Having explained as briefly as possible the principles on which the system is founded, the writer will now describe the details of the heater itself.

In Figs. 1 and 2 are shown an elevation and a vertical section of the heater. The cast-iron base, A, is divided into two parts by the diaphragm, B. The exhaust steam enters at C, passes up the larger tubes, D, which are fastened into the upper shell of the casting, returns by the smaller tubes, E, which are inside the others, and passes away by the passage, F. The inner tube only serves for discharge. It will be seen at once that this arrangement, while securing great heating surface in a small space, at the same time leaves freedom for expansion and contraction, without producing strains. The free area for passage of steam is arranged to be one and a half times that of the exhaust pipe, so that there is no possible danger of back pressure. The wrought iron shell, G, connecting the stand, A, with the dome, H, is made strong enough to withstand the full boiler pressure. An ordinary casing, J, of wood or other material prevents loss by radiation of heat. The cold water from the pump passes into the heater through the injector arrangement, K, and coming in contact with the tubes, D, is heated; it then rises to the coil, L, which is supplied with steam from the boiler, and thus becomes further heated, attaining there a temperature of from 250° to 270° F., according to the pressure in the boiler.

This high temperature causes the separation of the dissolved salts; and on the way to the boiler the water passes through the filter, M, becoming thereby freed from all precipitated matter before passing away to the boiler at N. The purpose of the injector, K, and the pipe passing from O to K, is to cause a continual passage of air or steam from the upper part of the dome to the lower part of the heater, so that any precipitate carried up in froth may be again returned to the under side of the filter, in order more effectually to separate it, before any chance occurs of its passing into the boiler.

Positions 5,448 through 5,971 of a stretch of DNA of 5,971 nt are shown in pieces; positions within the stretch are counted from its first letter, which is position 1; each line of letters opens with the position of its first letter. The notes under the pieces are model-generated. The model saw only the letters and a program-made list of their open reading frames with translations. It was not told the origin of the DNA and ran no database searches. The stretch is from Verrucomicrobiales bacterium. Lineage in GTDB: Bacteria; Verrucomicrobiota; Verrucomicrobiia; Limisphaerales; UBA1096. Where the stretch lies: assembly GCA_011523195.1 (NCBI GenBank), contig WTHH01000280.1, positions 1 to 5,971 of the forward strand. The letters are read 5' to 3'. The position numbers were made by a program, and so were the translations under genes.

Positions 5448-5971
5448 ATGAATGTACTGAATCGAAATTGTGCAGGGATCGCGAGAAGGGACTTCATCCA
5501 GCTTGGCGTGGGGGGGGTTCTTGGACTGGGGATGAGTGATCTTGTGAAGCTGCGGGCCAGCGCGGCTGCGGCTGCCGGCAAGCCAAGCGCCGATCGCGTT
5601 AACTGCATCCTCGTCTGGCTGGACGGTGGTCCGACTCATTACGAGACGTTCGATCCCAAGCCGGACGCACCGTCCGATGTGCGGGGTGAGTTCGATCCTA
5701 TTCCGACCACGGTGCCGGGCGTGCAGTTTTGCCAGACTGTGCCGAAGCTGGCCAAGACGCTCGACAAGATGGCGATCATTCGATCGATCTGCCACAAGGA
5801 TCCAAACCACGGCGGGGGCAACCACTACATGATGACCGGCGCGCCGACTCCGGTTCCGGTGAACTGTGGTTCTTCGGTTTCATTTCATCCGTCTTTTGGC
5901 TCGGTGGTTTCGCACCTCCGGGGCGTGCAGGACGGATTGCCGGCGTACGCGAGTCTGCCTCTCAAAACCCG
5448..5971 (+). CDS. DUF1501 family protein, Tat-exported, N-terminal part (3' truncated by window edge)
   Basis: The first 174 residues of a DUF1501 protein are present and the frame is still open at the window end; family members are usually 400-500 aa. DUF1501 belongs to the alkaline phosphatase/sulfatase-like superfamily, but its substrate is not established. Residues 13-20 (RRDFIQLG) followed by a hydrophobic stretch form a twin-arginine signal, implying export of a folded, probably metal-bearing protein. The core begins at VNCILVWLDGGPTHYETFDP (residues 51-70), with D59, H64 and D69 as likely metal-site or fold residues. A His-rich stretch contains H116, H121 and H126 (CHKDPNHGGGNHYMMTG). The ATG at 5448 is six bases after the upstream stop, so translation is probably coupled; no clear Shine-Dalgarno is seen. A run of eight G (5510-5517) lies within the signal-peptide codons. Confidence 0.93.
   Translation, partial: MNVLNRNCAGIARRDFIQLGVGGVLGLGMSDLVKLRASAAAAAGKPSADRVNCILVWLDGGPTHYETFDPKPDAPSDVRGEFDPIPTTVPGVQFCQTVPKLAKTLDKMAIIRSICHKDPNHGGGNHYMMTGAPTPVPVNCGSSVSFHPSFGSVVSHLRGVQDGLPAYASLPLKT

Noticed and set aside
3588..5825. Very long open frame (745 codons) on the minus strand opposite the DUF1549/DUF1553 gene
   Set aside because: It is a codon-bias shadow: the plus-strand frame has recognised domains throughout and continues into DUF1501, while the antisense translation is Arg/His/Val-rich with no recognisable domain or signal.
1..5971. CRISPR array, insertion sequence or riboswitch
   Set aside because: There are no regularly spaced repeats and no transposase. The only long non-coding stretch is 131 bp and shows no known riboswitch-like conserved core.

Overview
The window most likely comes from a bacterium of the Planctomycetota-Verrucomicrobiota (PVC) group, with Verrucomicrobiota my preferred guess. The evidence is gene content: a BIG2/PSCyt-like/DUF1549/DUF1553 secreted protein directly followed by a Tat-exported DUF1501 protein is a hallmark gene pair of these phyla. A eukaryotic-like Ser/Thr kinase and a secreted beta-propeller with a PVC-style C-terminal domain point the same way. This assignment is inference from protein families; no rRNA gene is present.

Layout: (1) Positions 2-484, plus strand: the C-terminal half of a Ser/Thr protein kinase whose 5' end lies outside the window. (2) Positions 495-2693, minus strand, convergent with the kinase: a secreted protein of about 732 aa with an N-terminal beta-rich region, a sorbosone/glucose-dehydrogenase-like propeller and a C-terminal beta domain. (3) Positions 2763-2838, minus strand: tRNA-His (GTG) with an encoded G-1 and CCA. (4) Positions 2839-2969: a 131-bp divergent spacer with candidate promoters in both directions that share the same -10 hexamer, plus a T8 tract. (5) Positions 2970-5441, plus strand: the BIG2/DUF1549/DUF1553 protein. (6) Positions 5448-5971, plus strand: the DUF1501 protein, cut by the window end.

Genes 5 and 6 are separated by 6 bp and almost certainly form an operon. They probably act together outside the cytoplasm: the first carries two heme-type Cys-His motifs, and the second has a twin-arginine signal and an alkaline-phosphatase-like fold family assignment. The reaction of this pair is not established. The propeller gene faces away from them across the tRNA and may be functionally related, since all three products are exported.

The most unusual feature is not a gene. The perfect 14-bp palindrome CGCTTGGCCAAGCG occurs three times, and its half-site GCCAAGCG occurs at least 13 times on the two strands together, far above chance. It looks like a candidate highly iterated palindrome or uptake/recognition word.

FIG. 1.  Elevation. FIG. 2.  Vertical Section

FIG. 1.--Elevation. FIG. 2.--Vertical Section

The filter consists of wood charcoal in the lower half and bone black above firmly held between two perforated plates, as shown. After the heater has been in use for from three to ten hours, according to the nature of the water used, it is necessary to blow out the heater, in order to clear the filter from deposit. To do this, the cock at R is opened, and the water is discharged by the pressure from the boiler. The steam is allowed to pass through the heater for some little time, in order to clear the filter completely. After this operation, all is ready to commence work again. By this means the filter remains fit for use for months without change of the charcoal.